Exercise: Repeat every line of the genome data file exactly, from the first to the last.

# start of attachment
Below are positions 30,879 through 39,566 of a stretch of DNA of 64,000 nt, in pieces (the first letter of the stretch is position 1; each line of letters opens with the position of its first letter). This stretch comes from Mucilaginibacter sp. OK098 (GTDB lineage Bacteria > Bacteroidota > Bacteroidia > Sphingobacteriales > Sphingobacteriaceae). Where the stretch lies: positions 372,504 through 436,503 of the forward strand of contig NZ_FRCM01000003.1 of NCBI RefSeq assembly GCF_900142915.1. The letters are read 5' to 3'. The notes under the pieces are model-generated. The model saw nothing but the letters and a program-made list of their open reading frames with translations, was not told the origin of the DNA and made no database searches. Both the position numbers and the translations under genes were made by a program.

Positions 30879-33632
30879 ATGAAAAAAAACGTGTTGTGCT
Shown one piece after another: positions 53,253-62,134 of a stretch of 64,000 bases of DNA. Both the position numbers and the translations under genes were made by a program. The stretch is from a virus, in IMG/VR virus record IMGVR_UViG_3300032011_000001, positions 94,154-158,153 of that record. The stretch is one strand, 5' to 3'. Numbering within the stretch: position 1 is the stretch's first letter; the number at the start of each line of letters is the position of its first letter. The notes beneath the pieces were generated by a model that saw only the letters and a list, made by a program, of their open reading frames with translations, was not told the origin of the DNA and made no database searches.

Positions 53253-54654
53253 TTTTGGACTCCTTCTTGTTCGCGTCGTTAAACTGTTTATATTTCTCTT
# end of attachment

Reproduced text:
Below are positions 30,879 through 39,566 of a stretch of DNA of 64,000 nt, in pieces (the first letter of the stretch is position 1; each line of letters opens with the position of its first letter). This stretch comes from Mucilaginibacter sp. OK098 (GTDB lineage Bacteria > Bacteroidota > Bacteroidia > Sphingobacteriales > Sphingobacteriaceae). Where the stretch lies: positions 372,504 through 436,503 of the forward strand of contig NZ_FRCM01000003.1 of NCBI RefSeq assembly GCF_900142915.1. The letters are read 5' to 3'. The notes under the pieces are model-generated. The model saw nothing but the letters and a program-made list of their open reading frames with translations, was not told the origin of the DNA and made no database searches. Both the position numbers and the translations under genes were made by a program.

Positions 30879-33632
30879 ATGAAAAAAAACGTGTTGTGCT
Shown one piece after another: positions 53,253-62,134 of a stretch of 64,000 bases of DNA. Both the position numbers and the translations under genes were made by a program. The stretch is from a virus, in IMG/VR virus record IMGVR_UViG_3300032011_000001, positions 94,154-158,153 of that record. The stretch is one strand, 5' to 3'. Numbering within the stretch: position 1 is the stretch's first letter; the number at the start of each line of letters is the position of its first letter. The notes beneath the pieces were generated by a model that saw only the letters and a list, made by a program, of their open reading frames with translations, was not told the origin of the DNA and made no database searches.

Positions 53253-54654
53253 TTTTGGACTCCTTCTTGTTCGCGTCGTTAAACTGTTTATATTTCTCTT